The Average Joe may have already forgotten the "Great Gmail Tabs Panic of 2013," but if you're a digital marketer the lingering effects are still impacting the way you get your job done-or don't get the job done, in this case. The introduction of the tabbed email inbox threw the marketing world into a tizzy, but Silverpop-an email and marketing automation company--decided to dig deeper. In its report, "Gmail Tabs: Impact on Email Marketing and Strategies to Respond" looks at how people are actually interacting with the tabs and how marketers can work around this new obstacle.
First and foremost, the study cautions against reacting out of panic with simple and often ineffective tactics. It recommends you "...take a multi-tiered strategic approach that combines analysis of how your customers are interacting with Gmail Tabs, specific actions geared toward Gmail Tabs users, and broader steps aimed at engaging customers more strongly in the long run."
Silverpop also urges marketers to stop, take a deep breath, and consider just how many Gmail users are even employing tabs. If you use the Gmail browser interface, the iOS or Android apps than tabs are supported. But if you use, for instance, clients like Apple mail or Outlook-even if you import email from Google-than you are not using tabs. Users also have the option of reverting back to the old inbox if the tabs don't sit well with them. While numbers aren't yet available on how many people are actually using tabs, Silverpop urges marketers not to overestimate the power of this particular change just yet.
Even research into the effects of tabs on engagement is not just inconclusive, but downright conflicting. According to the Silverpop report, "Return Path's study from August 2013 said ‘read rate' in the first week or so after Gmail Tabs went into general rollout went up 2.1 percent among highly engaged readers." But over at Litmus, a study found that "Gmail opens fell 18 percent from mid-May to mid-August 2013." Alternatively, "Silverpop's informal client survey found that 13 percent said Gmail open and click rates were down, while 10 percent said Gmail conversions were down."
The one thing marketers can be sure of is that Gmail's tabs will have some effect on email campaigns and its best to get a head-start on preparing for it. Silverpop suggests a three step approach:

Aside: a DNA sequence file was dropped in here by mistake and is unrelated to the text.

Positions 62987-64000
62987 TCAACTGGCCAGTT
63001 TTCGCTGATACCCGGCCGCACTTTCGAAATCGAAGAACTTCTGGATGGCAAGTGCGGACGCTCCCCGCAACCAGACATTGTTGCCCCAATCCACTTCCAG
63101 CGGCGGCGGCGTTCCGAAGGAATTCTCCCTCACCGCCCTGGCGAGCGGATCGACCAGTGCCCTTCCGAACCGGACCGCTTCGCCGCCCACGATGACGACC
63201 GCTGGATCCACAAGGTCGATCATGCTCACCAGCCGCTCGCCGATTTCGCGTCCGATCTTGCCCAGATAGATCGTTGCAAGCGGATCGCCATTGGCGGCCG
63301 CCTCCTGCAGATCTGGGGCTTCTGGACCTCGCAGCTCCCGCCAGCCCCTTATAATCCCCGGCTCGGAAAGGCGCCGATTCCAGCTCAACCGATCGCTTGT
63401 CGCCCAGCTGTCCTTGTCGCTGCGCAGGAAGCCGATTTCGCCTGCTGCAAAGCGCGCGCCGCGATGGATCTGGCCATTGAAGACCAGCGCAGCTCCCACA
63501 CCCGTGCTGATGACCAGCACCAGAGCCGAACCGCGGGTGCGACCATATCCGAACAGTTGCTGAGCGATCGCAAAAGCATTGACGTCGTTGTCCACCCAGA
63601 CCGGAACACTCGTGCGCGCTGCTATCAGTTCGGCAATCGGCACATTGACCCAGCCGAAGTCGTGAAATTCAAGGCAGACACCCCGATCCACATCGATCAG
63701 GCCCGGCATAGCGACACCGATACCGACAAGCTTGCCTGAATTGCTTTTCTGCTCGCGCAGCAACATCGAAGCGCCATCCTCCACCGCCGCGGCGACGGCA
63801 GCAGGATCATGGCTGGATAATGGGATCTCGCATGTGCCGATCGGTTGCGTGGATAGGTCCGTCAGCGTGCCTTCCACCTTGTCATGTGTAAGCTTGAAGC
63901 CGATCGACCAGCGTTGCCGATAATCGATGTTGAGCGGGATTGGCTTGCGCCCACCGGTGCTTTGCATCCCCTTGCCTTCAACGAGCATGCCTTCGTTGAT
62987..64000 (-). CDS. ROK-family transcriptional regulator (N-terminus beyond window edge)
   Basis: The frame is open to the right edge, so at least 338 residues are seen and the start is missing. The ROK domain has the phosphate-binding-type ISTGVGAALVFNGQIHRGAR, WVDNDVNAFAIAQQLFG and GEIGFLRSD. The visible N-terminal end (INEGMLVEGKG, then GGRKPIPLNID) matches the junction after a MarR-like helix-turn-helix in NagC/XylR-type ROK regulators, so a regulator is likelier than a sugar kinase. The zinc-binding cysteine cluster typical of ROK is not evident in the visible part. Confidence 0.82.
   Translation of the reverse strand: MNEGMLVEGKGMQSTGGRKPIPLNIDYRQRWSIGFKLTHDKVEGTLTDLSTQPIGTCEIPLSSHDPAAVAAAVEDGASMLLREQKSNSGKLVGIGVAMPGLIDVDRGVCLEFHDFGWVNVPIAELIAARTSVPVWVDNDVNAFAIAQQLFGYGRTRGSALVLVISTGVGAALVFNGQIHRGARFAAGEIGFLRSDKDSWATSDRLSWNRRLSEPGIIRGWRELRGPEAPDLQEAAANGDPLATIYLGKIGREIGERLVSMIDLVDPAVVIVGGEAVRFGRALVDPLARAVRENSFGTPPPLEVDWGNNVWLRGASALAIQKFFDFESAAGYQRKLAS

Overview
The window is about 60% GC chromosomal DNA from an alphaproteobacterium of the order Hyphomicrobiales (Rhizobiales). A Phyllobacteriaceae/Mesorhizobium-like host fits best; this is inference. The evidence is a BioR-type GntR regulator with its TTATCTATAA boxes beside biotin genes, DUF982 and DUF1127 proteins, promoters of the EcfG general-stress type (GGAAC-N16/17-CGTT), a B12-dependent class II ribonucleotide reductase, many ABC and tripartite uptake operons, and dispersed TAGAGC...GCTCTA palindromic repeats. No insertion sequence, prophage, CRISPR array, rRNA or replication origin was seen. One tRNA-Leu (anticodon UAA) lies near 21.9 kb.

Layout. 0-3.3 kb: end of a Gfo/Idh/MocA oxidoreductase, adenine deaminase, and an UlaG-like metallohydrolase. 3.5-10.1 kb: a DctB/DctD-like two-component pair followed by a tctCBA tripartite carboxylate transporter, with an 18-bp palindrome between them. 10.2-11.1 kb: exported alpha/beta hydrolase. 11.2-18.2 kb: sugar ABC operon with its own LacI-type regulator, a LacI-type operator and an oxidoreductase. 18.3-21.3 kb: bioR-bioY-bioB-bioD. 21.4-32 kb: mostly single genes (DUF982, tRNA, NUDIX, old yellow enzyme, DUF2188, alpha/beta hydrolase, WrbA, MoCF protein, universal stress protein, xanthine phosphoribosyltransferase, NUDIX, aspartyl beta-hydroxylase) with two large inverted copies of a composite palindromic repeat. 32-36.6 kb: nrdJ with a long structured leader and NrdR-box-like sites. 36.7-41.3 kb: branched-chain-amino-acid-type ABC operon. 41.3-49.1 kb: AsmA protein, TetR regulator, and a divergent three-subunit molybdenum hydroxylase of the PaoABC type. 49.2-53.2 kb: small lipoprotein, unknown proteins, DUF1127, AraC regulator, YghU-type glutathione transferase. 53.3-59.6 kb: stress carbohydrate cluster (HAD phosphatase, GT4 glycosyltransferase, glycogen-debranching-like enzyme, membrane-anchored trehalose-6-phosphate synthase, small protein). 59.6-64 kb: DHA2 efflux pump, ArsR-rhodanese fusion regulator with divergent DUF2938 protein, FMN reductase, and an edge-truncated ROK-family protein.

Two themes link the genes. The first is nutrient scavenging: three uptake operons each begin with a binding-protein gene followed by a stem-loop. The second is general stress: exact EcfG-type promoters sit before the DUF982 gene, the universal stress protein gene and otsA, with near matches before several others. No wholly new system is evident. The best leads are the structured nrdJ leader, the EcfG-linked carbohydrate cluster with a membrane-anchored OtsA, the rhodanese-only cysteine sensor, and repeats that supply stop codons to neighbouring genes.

Silverpop says its important to truly understand what it happening with your users before taking any steps to address issues that may have arisen: "Run reports across your database by domain and analyze engagement (opens, clicks, clicks-to-open, etc.). Then, analyze conversions, revenue or whatever metrics you use to measure success." Comparing results for Gmail users against others-especially during the timeframe in July when tabs were introduced-will help you understand more about whether or not the new layout is actually effecting your campaigns.
The report also suggests that, once you get to the Action phase, marketers should be proactive in helping users understand how tabs works. Explanations on your sign-up, landing, or confirmation pages could help encourage users to move your messages to the primary inbox. It also suggests putting a short, unobtrusive note in your email templates, so no matter which email your users open, they'll see the instructions regarding tabs. You could also go straight to the source, according to Silverpop, which suggests sending a survey to Gmail users about how they use tabs.
But perhaps the most important piece of this puzzle is the last one: Evolution. All the research in the world won't do you any good if your campaigns aren't nimble and ready to change to meet the needs of your customers. Even before tabs came onto the scene, email users were being inundated with messages-many of whom deleted many of their messages rather than keep them around to crowd their inboxes. The importance of knowing your customer, and reaching them with compelling content when and where they want it is more important than ever, but certainly isn't new. In fact, Gmail's tabs may be just the kick in the pants many email marketers needed to refresh and refine their content. As the Silverpop report put it, "With the appropriate resources and management support, you can start incorporating behavioral data and automation, deploying real-timemessages that make your email program so compelling that subscribers will do whatever they have to do -- whitelisting, setting up special filters or moving them from one tab to another -- just so they don't miss them."